June 10th, 2011, 11:35 Posted By: wraggster
Nintendo share prices have continued to decline in the wake of the Wii U announcement earlier this week, diminishing by a further 4.7 per cent yesterday.
This follows a 5.7 per cent drop on the day immediately after the reveal of its new home console, which left Nintendo stock prices at their lowest in five years. While yesterday is yet to close in the US, current figures suggest a further decline of 3 to 4 per cent.
Nintendo itself claims to be flummoxed by its share slump, with CEO Satoru Iwata telling Reuters that "Honestly speaking, the reaction to (Tuesday's) presentation and what I heard from people I met and the mood of the convention did not chime at all with what happened in the stock market.
"It's very strange."
There is historical precedent for this, similar having occurred in the wake of the Wii's initial announcement, with Iwata claiming that in both cases it was a matter of observers not having used the new technology themselves.
"In the end, it is easy to get the mistaken impression that this is just a game console with a tablet. People who came to the presentation and tried it out have understood very well that it opens up a lot of new possibilities. But people who have not tried it will find it hard to believe that this controller will change things."
Multiple analysts have offered different takes on the prospects of the Wii U, although the response has been broadly positive, if cautious. Mitsushige Akino, chief fund manager at Ichiyoshi Investment Management, told the Wall Street Journal that "The product itself is not bad," but Nintendo may have suffered because "market expectations had been far too high... "It is also a reflection of structural issues caused by a transformation within the market."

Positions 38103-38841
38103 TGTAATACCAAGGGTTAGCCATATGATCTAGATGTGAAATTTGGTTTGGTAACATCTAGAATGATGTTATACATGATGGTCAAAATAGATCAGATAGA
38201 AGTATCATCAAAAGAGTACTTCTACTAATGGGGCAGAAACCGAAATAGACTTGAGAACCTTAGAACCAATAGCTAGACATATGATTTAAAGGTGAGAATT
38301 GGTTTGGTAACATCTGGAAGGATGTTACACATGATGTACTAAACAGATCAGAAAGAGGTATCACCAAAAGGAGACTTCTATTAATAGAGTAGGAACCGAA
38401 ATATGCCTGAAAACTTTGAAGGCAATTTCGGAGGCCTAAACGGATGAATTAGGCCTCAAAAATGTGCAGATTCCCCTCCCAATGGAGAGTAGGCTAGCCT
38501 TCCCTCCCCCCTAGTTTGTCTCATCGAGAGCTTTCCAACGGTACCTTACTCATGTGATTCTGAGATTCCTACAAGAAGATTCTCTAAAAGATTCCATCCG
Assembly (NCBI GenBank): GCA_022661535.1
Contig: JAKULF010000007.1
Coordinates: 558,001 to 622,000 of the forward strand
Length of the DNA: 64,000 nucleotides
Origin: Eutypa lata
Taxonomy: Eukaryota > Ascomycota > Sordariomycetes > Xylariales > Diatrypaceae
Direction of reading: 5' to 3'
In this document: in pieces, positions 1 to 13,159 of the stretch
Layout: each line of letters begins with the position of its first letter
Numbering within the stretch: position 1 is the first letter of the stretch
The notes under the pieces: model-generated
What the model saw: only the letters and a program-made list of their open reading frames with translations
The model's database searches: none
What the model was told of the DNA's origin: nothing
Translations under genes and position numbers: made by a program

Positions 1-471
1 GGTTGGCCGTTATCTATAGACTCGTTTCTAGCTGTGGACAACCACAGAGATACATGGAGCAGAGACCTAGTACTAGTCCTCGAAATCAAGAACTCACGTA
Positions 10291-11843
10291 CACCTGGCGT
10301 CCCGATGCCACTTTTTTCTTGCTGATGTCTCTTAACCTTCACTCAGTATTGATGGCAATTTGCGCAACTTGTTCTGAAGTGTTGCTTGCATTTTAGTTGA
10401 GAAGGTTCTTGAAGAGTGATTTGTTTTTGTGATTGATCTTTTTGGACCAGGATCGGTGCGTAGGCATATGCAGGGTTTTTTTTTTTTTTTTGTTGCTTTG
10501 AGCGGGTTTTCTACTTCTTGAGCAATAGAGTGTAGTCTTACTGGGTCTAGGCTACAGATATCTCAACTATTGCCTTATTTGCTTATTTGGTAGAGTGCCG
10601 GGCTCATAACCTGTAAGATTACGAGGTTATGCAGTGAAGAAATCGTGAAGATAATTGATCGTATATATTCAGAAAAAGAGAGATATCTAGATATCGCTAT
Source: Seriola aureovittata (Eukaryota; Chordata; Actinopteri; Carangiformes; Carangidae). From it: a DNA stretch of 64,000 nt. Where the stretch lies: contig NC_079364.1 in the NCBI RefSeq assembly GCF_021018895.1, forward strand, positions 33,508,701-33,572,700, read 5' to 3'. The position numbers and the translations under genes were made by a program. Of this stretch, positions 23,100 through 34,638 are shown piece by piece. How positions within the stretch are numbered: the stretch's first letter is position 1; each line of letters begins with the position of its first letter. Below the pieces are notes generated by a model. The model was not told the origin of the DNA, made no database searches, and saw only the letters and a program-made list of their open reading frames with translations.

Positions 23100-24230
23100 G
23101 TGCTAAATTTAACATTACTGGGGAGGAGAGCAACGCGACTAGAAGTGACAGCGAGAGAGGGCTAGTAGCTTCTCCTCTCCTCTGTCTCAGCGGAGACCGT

Meanwhile Panoptic Management Consultants analyst Asif Khan told Industry Gamers that the issue may be that "Put very simply, investors hate uncertainty. With the Wii U announcement, the investing community has no information on release dates, price, components, specs, and even some features seem up in the air."
He added that "I also think that the Wii U controller looks weird to someone who has not had a chance to play with it. Most investors have not had a chance to hold the device and the software demos were limited in their scope.
"This kind of negative response by investors is not shocking, and I have been viewing it as a buying opportunity for myself and clients."
The price of the Wii U has yet to be revealed, although Iwata has suggested it is likely to be in excess of ¥20,000 ($250/£150).
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